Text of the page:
There’s a new baker in town
McDonald’s ups the ante with the debut of a fresh pastry line on Dunkin’ Donuts’ home turf
McDonald’s, the fast-food giant associated more with the smell of french fries than fresh pastries, is expanding its breakfast line at the chain’s New England restaurants to include baked goods, taking aim at a market segment dominated by Canton-based Dunkin’ Donuts.
The new menu items - which are already in stores and will be officially promoted starting Monday - include cheese danish, two kinds of muffins, banana bread, and vanilla scones. Unlike the traditional McDonald’s breakfast menu, which features offerings such as oatmeal, pancakes, and variations of the long-popular Egg McMuffin, the baked goods will be available all day.
The products will be made daily in each restaurant here - as well as at the company’s Albany, N.Y., shops - according to Lou Provenzano, an owner of 13 McDonald’s locations in Massachusetts and Rhode Island. Provenzano was part of the team that created the light-breakfast line.
“The fact that we bake them on the premises is a unique piece,’’ he said. “We actually bake them - they’re not frozen.’’
Provenzano said the line was developed in response to consumer demand. “Customers were asking us for something in the way of a sweet or baked good item we could serve them,’’ he said.
Some of the McDonald’s products, such as the mini vanilla scones and danishes, have counterparts at Dunkin’ Donuts and Starbucks shops.
The introduction of McDonald’s breakfast pastries is a strategic move to keep pace with fast-food competitors such as Dunkin’ Donuts, according to Ron Paul, president of Technomic Inc., a food industry consulting firm in Chicago.
“I don’t think starting in New England is by accident,’’ he said. “McDonald’s has got to react to competition.’’
But Dennis Lombardi, executive vice president of WD Partners, a restaurant design development consultancy in Ohio, said the biggest competition McDonald’s has is itself.
“It’s all part of over seven years of growth that’s unprecedented in the industry,’’ Lombardi said. The addition of baked breakfast goods makes the restaurants “appealing to more and more people,’’ he said. The products might appeal to consumers who consider other breakfast options at McDonald’s too heavy, he said.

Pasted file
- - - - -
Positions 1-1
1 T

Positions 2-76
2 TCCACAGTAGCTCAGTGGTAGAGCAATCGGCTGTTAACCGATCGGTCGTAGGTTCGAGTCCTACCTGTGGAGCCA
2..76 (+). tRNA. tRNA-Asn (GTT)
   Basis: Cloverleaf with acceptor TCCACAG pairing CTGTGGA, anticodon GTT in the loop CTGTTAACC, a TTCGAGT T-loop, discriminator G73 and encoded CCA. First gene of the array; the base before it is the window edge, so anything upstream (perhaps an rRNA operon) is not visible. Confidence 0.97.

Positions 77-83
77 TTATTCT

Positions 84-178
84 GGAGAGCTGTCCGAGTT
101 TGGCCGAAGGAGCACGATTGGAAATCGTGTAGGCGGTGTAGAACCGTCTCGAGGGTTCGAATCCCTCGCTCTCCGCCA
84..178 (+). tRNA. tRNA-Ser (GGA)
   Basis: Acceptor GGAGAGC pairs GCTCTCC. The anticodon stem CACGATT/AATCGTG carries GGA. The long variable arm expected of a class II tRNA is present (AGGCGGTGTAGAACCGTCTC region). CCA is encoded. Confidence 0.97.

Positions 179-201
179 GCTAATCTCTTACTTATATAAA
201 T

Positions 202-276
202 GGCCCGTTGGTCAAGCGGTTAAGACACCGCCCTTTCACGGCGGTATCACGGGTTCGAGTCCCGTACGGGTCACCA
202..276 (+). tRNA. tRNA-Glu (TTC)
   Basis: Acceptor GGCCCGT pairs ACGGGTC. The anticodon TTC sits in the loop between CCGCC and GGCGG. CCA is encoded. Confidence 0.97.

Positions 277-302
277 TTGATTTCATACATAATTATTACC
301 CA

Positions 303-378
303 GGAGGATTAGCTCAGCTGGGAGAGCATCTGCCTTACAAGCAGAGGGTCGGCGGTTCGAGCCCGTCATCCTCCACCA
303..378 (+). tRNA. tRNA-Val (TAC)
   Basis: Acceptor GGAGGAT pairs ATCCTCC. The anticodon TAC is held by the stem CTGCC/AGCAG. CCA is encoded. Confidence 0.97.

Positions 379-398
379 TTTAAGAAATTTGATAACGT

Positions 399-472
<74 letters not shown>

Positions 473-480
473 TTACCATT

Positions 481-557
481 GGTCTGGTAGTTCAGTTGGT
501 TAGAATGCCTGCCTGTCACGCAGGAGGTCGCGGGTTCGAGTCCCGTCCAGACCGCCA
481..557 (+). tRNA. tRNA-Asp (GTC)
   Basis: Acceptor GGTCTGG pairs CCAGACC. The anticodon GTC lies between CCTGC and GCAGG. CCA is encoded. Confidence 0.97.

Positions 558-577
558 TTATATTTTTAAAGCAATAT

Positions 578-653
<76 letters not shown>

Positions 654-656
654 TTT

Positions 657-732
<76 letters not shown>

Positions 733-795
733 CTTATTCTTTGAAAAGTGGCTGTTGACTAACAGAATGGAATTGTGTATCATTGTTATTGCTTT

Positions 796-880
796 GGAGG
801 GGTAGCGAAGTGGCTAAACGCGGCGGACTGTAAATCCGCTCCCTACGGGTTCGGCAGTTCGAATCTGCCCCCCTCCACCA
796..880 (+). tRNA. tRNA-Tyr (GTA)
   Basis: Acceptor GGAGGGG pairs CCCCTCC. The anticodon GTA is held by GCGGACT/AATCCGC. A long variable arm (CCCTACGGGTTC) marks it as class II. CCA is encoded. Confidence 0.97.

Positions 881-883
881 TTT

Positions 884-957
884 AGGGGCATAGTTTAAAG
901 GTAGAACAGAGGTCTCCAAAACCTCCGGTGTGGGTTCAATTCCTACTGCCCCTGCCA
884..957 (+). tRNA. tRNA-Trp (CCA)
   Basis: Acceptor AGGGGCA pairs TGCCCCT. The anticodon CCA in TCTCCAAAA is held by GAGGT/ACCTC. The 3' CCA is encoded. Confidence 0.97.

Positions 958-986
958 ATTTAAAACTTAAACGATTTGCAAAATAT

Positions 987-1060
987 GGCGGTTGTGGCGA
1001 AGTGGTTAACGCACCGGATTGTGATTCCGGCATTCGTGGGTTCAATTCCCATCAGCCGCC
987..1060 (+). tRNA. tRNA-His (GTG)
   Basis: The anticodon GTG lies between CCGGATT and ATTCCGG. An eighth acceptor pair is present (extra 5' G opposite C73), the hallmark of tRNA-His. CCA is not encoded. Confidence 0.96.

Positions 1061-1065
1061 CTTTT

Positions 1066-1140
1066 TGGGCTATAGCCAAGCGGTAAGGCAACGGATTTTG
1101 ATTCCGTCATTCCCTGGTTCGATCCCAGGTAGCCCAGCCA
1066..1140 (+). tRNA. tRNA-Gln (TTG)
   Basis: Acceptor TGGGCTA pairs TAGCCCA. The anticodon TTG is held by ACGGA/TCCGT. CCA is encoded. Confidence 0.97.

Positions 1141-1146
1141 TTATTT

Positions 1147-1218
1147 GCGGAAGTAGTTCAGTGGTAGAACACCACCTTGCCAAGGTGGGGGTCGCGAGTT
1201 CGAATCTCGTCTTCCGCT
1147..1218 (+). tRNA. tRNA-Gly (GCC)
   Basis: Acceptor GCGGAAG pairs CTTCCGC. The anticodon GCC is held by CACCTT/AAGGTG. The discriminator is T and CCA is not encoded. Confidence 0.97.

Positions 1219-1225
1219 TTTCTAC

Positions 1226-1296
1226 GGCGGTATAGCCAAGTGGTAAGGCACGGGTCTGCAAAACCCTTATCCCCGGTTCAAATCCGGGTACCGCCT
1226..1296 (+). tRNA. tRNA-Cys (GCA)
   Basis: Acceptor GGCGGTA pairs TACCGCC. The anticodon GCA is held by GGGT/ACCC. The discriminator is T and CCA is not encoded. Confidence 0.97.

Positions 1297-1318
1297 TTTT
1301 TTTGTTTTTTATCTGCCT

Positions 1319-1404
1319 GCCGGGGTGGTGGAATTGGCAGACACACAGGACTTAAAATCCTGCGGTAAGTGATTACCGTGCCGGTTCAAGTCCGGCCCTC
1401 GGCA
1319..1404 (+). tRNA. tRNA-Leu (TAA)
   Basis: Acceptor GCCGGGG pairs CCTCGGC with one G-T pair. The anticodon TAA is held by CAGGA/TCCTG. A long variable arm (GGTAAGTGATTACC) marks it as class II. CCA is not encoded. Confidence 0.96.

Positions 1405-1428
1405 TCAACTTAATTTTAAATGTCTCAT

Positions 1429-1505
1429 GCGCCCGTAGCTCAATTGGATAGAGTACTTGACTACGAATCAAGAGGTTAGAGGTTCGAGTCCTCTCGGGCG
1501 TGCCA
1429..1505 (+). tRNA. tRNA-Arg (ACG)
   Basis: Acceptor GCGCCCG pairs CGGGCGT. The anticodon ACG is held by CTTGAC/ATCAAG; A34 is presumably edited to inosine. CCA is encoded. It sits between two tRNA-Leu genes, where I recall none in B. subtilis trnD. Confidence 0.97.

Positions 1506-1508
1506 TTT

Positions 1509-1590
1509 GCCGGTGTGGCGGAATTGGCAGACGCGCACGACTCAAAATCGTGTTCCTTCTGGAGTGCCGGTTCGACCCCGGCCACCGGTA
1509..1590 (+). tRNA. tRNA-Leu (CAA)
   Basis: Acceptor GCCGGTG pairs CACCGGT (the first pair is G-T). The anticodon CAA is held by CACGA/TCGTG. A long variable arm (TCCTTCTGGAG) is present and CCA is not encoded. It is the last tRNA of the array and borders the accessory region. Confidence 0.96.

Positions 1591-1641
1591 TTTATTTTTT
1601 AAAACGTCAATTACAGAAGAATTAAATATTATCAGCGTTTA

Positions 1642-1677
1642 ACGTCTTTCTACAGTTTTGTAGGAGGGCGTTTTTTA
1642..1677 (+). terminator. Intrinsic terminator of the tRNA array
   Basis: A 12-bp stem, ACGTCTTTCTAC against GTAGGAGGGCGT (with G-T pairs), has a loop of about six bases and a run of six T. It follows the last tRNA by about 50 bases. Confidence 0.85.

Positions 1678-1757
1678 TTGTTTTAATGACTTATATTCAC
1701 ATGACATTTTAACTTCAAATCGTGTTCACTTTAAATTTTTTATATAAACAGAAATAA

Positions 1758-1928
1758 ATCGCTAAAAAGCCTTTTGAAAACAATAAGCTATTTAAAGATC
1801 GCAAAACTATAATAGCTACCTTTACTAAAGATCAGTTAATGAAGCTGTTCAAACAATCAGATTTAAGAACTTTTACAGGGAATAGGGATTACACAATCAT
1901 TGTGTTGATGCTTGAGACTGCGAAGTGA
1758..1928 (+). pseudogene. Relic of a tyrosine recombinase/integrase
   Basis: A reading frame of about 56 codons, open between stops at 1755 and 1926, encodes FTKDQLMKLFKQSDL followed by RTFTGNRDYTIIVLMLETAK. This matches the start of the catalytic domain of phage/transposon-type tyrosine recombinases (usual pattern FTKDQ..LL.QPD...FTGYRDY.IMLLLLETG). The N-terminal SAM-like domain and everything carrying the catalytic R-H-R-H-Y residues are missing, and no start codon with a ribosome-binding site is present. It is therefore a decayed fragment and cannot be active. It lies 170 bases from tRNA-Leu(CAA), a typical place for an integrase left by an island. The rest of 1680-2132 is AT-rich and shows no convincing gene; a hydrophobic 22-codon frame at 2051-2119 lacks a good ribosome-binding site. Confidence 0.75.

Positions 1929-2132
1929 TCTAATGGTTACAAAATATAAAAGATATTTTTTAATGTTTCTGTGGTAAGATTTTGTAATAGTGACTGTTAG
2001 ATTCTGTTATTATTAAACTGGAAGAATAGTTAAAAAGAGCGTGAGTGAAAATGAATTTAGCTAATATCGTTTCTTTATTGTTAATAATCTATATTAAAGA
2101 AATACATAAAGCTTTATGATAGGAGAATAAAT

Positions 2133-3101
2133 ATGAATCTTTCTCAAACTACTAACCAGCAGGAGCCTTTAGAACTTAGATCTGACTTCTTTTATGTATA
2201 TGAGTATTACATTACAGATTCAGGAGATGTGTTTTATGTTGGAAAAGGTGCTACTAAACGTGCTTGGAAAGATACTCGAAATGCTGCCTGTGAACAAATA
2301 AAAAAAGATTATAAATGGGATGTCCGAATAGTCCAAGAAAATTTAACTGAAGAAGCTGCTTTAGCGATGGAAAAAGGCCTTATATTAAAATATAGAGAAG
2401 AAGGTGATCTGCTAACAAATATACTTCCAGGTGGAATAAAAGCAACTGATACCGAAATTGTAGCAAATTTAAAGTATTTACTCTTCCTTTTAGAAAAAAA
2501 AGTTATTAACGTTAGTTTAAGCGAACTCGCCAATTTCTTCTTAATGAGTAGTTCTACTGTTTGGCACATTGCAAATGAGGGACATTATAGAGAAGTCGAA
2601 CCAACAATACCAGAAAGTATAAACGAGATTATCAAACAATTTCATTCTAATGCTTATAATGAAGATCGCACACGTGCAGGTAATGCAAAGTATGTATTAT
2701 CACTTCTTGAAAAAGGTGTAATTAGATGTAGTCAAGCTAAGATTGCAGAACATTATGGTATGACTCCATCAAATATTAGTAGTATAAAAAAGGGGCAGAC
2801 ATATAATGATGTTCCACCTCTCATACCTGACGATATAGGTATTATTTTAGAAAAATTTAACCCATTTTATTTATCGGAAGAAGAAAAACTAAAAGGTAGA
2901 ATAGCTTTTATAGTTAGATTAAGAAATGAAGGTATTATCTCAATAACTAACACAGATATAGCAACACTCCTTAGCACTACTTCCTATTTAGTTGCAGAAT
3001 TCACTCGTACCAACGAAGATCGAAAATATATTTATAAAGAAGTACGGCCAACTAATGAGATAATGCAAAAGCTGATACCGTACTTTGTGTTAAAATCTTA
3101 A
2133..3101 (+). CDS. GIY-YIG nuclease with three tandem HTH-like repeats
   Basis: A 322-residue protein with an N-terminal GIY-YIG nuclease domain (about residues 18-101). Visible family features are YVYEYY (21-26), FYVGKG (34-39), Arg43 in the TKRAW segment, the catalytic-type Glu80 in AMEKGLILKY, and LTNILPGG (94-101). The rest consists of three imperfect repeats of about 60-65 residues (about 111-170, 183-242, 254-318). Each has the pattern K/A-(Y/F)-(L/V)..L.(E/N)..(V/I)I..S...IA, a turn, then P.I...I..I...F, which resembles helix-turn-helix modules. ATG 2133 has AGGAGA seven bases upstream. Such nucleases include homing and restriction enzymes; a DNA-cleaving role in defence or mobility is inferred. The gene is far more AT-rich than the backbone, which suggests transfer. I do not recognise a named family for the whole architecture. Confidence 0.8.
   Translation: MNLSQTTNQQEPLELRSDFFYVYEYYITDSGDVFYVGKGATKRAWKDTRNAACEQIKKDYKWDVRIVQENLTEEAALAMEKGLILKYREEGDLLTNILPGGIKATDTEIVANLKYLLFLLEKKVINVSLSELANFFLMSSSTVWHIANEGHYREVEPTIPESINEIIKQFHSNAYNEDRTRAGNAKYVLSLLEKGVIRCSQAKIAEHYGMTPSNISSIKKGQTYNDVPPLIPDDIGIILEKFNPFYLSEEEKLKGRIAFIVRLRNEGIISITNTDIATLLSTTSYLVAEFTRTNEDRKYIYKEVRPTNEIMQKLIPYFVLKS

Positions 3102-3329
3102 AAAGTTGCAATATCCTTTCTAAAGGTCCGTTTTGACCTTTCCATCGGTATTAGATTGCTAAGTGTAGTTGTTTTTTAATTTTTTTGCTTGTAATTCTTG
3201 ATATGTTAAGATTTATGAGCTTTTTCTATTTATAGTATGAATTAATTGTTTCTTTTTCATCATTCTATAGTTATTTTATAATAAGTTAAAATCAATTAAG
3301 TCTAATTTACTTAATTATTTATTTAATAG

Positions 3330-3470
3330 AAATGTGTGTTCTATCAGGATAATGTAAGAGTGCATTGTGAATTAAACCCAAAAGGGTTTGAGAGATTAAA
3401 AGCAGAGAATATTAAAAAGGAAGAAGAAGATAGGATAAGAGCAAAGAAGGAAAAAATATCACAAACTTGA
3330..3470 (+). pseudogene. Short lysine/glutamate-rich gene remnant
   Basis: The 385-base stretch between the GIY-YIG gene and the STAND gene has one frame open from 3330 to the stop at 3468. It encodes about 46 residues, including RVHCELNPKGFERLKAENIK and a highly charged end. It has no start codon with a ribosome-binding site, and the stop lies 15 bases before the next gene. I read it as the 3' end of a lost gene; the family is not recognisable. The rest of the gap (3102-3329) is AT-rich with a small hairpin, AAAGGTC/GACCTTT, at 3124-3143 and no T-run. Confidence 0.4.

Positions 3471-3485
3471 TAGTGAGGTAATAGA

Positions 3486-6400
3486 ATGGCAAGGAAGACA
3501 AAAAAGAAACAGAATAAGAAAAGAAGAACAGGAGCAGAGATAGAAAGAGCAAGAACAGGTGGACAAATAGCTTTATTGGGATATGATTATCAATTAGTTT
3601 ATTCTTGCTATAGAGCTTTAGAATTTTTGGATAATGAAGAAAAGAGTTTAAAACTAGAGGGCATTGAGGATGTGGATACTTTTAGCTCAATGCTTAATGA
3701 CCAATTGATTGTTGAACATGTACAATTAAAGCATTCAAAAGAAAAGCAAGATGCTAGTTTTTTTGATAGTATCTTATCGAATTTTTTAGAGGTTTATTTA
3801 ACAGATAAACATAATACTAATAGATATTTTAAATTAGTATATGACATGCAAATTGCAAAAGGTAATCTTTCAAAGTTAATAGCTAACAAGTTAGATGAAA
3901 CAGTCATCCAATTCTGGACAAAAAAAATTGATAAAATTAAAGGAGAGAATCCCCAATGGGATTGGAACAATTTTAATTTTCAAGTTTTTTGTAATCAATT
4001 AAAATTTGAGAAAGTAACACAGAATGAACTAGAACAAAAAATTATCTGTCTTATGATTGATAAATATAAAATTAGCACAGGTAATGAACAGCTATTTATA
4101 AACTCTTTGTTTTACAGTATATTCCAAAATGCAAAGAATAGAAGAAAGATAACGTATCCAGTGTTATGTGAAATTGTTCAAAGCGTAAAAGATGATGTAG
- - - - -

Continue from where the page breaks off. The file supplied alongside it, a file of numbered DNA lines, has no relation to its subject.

“If I wanted to just get coffee and a scone, McDonald’s wasn’t on my radar screen before,’’ Lombardi said.
Michelle King, a spokeswoman for Dunkin’ Brands Inc., declined to speculate on the decision by McDonald’s to roll out its baked goods line on the Canton coffee seller’s home turf.
“We focus on our customers, not the competition, and we know that the passion for Dunkin’ Donuts in New England is unmatched thanks to our franchisees,’’ King said in a statement Friday.
McDonald’s has gone after Dunkin’ Donuts customers before.
In 2009, it launched McCafe, an upgraded coffee line. With cheaper prices than Dunkin’ Donuts and Starbucks - and more convenient locations on highways as well as in cities and suburbs - the chain quickly became a serious coffee competitor.
Provenzano believes offering pastries will help his restaurants sell even more coffee.
“For people who don’t know about our coffee, these products will help introduce them to it,’’ he said. “The pairing is great in the morning for breakfast, or if they wanted an iced coffee and a snack in the afternoon.’’
If his optimism translates into revenue, McDonald’s probably will eventually expand its bakery line to other parts of the country.
“Being a large chain, it’s hard to accommodate every request,’’ Provenzano said, “but getting this positive input and feedback we’ve gotten so far is promising.’’
Gail Waterhouse can be reached at email@example.com.